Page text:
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Basic Log Question

  1. Jan 22, 2007 #1
    Hi,

    I come from an engineering background and so have not studied analysis (sadly). I need to figure out the following.

    How does:

    1.) x^y*|ln(1/x)|^m behave for any m given y<0 as x-> infinity

    2.) x^y*|ln(1/x)|^m behave for any m given y>0 as x-> 0

    The way I see it in the first example as x-> infinity the |ln(1/x)|-> infinity
    so effectively you have infinity^y*infinity^m and y is less than 1. So this should explode right?

    However the answer is apparently that the expression->x?

    In the second |ln(1/x)|-> infinity as x tends to 0. So effectivey you have
    infinity^m*0=0.
    However the answer is apparently that the expression ->1?

    Can someone please explain where I am going wrong?
     
  2. jcsd
  3. Jan 22, 2007 #2

    D H

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    Staff Emeritus
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    You can simplify this using [itex]|\log(1/x)| = |-\log x| = \log x[/itex].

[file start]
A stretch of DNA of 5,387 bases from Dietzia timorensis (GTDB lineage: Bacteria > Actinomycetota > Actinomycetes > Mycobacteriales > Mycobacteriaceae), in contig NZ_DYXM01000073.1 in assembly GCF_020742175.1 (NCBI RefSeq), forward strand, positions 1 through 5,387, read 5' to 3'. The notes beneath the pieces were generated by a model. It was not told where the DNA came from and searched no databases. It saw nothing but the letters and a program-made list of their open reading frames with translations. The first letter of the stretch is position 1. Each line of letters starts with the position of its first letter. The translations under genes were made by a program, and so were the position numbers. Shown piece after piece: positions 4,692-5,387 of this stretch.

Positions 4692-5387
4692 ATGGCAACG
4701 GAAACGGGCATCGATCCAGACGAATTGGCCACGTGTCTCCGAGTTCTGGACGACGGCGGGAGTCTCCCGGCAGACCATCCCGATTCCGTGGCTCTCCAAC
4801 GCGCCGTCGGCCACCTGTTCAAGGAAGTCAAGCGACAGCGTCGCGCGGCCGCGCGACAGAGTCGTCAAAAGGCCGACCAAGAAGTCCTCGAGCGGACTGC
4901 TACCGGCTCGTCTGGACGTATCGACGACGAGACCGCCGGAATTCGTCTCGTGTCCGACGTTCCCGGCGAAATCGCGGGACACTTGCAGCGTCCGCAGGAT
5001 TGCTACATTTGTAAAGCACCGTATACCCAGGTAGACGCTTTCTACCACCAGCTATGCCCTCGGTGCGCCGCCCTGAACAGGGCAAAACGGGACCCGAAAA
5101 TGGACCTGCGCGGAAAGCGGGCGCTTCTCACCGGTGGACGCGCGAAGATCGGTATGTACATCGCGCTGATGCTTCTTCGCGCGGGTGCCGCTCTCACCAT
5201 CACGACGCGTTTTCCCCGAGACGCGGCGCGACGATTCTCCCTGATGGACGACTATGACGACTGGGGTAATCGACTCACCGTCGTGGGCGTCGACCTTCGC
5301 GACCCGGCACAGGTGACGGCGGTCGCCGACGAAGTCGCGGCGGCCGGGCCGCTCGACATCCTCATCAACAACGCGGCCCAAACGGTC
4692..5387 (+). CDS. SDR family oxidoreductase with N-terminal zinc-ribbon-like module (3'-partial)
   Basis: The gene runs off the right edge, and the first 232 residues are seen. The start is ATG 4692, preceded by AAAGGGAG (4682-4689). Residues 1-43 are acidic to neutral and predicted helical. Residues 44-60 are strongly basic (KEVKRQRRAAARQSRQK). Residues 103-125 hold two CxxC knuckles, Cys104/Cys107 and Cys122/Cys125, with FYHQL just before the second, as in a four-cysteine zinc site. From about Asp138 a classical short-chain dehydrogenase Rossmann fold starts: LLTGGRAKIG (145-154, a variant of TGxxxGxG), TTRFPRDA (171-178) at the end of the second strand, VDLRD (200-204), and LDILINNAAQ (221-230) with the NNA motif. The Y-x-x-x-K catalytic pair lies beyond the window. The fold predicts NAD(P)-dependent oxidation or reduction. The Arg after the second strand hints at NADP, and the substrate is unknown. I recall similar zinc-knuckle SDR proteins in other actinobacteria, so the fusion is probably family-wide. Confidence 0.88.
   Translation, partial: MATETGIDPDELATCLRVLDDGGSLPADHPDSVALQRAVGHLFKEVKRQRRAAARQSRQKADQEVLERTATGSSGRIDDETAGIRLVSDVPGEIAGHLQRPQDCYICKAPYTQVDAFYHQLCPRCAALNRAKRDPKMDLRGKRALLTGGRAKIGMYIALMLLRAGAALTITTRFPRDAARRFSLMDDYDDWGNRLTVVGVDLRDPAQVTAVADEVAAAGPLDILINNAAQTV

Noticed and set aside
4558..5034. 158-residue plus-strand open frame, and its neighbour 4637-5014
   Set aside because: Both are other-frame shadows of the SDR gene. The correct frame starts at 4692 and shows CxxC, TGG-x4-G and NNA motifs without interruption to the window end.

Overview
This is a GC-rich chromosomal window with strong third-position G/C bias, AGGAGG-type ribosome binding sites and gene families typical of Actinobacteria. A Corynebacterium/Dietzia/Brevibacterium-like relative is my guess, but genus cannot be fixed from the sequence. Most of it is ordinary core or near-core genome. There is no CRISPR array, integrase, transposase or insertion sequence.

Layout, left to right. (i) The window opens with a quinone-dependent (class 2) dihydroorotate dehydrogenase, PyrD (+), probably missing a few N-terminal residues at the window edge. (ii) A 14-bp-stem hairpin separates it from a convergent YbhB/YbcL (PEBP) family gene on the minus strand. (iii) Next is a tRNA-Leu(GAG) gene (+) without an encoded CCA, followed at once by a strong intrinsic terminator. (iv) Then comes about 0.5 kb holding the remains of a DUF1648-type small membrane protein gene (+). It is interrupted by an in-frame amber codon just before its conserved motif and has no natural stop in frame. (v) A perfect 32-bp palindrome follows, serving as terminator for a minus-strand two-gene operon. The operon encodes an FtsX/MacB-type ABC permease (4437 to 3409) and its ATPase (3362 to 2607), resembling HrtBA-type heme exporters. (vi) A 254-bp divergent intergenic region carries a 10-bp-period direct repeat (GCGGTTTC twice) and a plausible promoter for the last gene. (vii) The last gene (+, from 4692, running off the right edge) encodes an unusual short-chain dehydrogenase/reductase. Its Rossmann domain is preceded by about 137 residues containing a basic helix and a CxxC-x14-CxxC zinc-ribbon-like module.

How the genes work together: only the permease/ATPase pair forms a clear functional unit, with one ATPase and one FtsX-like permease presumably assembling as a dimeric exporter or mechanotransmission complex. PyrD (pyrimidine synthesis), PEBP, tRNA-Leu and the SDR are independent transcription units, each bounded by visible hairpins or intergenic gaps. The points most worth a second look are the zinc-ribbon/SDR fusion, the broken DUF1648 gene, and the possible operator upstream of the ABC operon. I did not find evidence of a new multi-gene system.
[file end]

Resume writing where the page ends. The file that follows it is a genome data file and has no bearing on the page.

Thus, [itex]x^y|\log(1/x)^m| = x^y(\log x)^m[/itex].

    The following only works if m is positive. In both problems, [itex]x^y\to 0[/itex] and [itex](\log x)^m\to\infty[/itex] as [itex]x\to\infty[/itex] (1) or [itex]x\to 0[/itex] (2). The product is indeterminate. Solving it calls for L'Hopital's rule.
     
  4. Jan 22, 2007 #3


    Sorry problem 1 above should read

    1.) x^y*|ln(1/x)|^m behave for any m given y<1 as x-> infinity

    but I don;t think that changes the nature of your argument.

    In any case thanks will look into L'hopital's rule
     
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